The incredibly broad group of people who like playing video games, dubbed “gamers” by corporations eager to create a catchy marketing shorthand, are often treated with derision, even as times have changed and games are now embraced as just another aspect of the modern media landscape. Even as our culture has largely moved on from the image of all those who like games consisting of oily-skinned, badly-groomed weirdos locked in perpetual stare downs with their computer screens, though, sometimes shit still happens that reinforces the traditional stereotypes.
In two recent cases, for example, we see a multimillionaire professional Fortnite streamer demonstrate an astounding inability to cut bread and, in an effort to cater to those like him, a UK game retailer selling a full Christmas dinner in a can for those unable to put down the controller.
The former came about when streamer Tyler “Ninja” Blevins appeared on Bon Appétit’s Back-To-Back Chef, a video series that sees guests trying to follow verbal-only cooking instructions from the professional chef just behind them.
While the fun of the show is usually just that most people aren’t as skilled at cooking as host Carla Lalli Music, the man who calls himself Ninja takes the premise to astonishing new levels of incompetency. If you don’t have time to watch the whole thing, here’s a good excerpt, tweeted by @itsroblaw, that really gets to the heart of the matter: Ninja approaches the task of cutting two slices of bread from a loaf with the kind of baffled trepidation usually reserved for situations like, say, performing amateur heart surgery.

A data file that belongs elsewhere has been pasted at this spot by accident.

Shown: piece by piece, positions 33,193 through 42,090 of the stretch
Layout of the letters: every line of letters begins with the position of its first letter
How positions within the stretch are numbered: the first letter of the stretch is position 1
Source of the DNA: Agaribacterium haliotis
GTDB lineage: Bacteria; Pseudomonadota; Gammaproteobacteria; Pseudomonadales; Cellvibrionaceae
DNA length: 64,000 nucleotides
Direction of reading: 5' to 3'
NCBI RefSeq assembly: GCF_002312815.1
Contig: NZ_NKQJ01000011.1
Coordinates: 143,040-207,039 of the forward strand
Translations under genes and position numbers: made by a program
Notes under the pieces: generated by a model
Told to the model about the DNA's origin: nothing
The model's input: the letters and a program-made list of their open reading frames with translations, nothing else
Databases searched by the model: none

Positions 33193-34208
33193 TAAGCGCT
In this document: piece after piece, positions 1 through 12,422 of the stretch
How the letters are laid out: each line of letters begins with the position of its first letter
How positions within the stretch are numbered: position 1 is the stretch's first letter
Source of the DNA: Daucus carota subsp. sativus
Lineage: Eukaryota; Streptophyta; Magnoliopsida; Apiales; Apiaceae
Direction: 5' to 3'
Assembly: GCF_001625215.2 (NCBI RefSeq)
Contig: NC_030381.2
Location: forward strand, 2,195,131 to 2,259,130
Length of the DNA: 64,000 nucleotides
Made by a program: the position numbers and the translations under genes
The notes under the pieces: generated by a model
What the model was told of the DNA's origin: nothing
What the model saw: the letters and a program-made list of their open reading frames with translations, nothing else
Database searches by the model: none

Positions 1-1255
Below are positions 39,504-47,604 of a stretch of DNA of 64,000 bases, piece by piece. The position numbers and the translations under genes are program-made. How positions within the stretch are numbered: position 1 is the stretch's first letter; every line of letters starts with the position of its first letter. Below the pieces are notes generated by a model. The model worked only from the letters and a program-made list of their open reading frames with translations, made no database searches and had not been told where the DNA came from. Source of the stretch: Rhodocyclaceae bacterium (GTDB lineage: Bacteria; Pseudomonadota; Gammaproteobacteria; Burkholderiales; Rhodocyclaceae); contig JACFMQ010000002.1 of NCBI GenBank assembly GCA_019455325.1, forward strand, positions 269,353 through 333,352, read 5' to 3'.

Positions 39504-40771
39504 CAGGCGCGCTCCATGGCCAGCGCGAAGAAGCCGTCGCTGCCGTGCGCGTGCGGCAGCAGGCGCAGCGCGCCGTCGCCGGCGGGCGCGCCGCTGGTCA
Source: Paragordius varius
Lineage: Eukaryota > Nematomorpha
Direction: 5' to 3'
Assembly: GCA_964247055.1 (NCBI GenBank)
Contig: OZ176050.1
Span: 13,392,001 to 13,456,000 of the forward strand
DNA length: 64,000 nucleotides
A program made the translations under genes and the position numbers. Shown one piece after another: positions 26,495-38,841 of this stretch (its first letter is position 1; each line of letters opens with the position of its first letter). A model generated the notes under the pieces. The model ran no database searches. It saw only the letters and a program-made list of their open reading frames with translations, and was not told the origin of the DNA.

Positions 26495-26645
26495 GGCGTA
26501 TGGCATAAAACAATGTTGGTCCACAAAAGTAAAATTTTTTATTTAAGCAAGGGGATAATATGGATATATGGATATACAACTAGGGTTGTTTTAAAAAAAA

Later, after sawing the loaf into two horizontal wedges, Ninja is asked to cut an avocado in half. Despite being told to avoid the pit, he slices straight through it.
In light of this, maybe we shouldn’t be too quick to judge the unholy abomination that retailer GAME calls, “Christmas Tinner.” This particular horror sees Christmas dinner staples, from turkey and potatoes to Christmas pudding and mince pies, stuffed into a can whose cross section resembles a carefully-organized array of holiday vomit.
Also available in variants suitable for the iron-stomached vegetarian and vegan, the abomination is described in a statement from GAME (published by Metro) as “the ultimate innovation for gamers across the nation who can’t tear themselves away from their new consoles and games on Christmas Day.” Rather than worry themselves with difficult tasks like cutting bread, the dread tin offers the next best thing to that old standby of having a loved one chew up family meals and regurgitate them directly into the game player’s gaping mouth.
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